Alan Zendell, November 5, 2018
Tomorrow, the nation will participate in the fifth midterm election since Bill Clinton was elected president in 1992 – at least some of it will. There are two very significant things everyone should know about mid-term elections.
First, they usually serve as a significant check on the actions and power of the current president. Presidents Clinton, Bush 43 and Obama all suffered devastating setbacks to their political agendas in their midterms, and the polls (I can’t write that word without cringing) suggest that might happen tomorrow.
Perhaps more important, and certainly more surprising, despite the sharp turnaround in national political attitudes that usually result from the midterms, turnout is always disappointing. In the first midterms held for each of the previous three presidents, the turnouts in percentage of eligible voters were: (1994) 38.8%, (2002) 37.0%, and (2010) 37.8%. That’s absolutely shocking.
After twelve years of Republican governments, Clinton’s first two years in the White House saw an abortive attempt to reform health care and the beginning of extreme right-wing radio led by Rush Limbaugh. The latter continually unleashed scathing and not always factual attacks against the Clintons, including thirteen-year-old Chelsea. The result was the “Gingrich revolution,” in which the Republicans gained fifty-four seats in the House of Representatives and eight seats in the Senate.
Bush’s first two years included nine-eleven and the initial, successful stages of our war against the Taliban. It was also the last time there was any general sense of unity in the United States, and the Republicans, the party in power, actually gained eight House seats and two Senate seats in the 2002 midterms. But with anger over our involvement in Iraq and Afghanistan mushrooming, the Democrats gained thirty-one House seats and six in the Senate in the 2006 midterms.
In Obama’s first term, anger over the passage of Obamacare despite unified Republican opposition caused the 2010 midterms to be devastating for Democrats. Republicans gained sixty-three House seats and six Senate seats, the largest swing in Congress since 1948.
The stakes in all those elections were very high, but none higher than they are now. We’ve always had bitterly disputed elections, but there hasn’t been a time when the party in power attempted such a radical change in the face of America since Franklin Roosevelt’s first term in the early years of the Great Depression. And there hasn’t been a time since the Civil War when the party in power relied so heavily on gender- or race- based pandering to divide and polarize the country.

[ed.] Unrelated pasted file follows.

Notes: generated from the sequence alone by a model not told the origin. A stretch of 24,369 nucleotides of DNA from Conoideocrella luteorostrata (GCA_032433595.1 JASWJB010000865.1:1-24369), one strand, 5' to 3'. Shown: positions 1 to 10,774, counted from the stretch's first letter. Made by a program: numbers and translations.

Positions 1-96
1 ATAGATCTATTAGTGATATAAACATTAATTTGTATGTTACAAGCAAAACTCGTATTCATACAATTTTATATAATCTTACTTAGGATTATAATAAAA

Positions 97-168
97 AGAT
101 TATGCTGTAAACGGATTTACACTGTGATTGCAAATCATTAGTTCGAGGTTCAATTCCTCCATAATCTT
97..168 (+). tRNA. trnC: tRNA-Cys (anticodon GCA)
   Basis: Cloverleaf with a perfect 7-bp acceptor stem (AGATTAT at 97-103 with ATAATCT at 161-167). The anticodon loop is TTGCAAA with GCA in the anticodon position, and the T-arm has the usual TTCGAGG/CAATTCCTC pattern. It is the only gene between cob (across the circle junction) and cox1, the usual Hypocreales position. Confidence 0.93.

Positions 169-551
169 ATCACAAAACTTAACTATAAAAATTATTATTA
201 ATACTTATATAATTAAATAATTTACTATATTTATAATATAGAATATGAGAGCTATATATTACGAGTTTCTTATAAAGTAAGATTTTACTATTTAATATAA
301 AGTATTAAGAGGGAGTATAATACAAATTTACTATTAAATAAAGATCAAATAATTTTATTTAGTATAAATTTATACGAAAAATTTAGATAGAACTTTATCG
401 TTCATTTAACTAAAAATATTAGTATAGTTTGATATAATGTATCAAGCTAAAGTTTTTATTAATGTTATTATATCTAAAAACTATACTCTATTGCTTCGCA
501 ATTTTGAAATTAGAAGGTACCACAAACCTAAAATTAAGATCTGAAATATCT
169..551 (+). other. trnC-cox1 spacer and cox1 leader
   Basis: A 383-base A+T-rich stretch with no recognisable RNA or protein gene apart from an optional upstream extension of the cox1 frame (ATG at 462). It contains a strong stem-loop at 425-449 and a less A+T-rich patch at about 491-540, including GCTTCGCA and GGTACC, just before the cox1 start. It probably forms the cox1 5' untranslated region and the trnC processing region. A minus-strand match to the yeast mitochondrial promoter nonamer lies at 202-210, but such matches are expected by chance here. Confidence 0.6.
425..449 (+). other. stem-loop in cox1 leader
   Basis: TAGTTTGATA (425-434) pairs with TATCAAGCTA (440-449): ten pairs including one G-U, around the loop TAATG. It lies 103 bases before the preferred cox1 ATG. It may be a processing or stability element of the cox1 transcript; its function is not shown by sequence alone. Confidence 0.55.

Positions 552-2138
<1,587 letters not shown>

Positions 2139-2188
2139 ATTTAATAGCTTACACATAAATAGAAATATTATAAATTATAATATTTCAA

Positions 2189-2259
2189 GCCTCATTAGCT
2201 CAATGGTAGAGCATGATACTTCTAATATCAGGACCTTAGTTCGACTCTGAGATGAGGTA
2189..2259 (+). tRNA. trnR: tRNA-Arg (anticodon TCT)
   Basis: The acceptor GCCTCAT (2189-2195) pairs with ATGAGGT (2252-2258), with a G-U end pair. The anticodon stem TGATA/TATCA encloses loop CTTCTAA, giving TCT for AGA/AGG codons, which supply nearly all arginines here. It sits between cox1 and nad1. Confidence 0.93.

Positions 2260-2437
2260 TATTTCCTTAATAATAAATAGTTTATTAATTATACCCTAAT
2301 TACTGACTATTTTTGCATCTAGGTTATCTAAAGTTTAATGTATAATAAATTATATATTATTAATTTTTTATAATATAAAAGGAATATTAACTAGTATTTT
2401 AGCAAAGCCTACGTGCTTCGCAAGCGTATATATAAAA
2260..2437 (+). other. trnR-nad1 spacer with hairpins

No president in recent memory has instigated hate and turmoil the way Donald Trump has. No president in anyone’s memory has flaunted a vulgar immoral character the way Trump has, and none has been a party to attempting to take away desperately needed health care benefits from over twenty million working class Americans. Trump’s singular achievement was a massive tax cut which primarily benefited large corporations and wealthy Americans. No matter how anyone tries to sugar-coat it, his entire administration has been about class and gender warfare and keeping non-whites out of the country.
The pollsters say this election will be decided by women, since most of the contested House seats will be decided in affluent suburbs. I wondered in 2016 how so many women could bring themselves to vote for Trump. His treatment of women, personally, and his disdain for their rights in general couldn’t have been clearer. We’re told now by those same pollsters that many women who voted for Trump in 2016 regret doing so, and several million angry women are a powerful force to reckon with.
But we also know low voter turnout among minorities, especially African Americans in urban areas, are probably what won the election for Trump in states like Wisconsin, Michigan, and Florida. Will history repeat itself? Will only three of every eight eligible voters turn out tomorrow? That would be a disaster for our democracy.
It’s up to all of us. Early voting numbers suggest that we may do better this time. Already, the number of people who have voted this year is a third of the total who voted in 2016. Both sides claim that heavy turnouts will benefit them, but this isn’t about sides.
I believe this is the most important election of my lifetime, and I’ve been voting since 1961. If Americans do not turn out in huge numbers, it could be a catastrophic blow to our two-party system. And if Democrats and Independents stay home they will dangerously increase the power of a megalomaniacal president who seems intent on undermining the safeguards in our Constitution.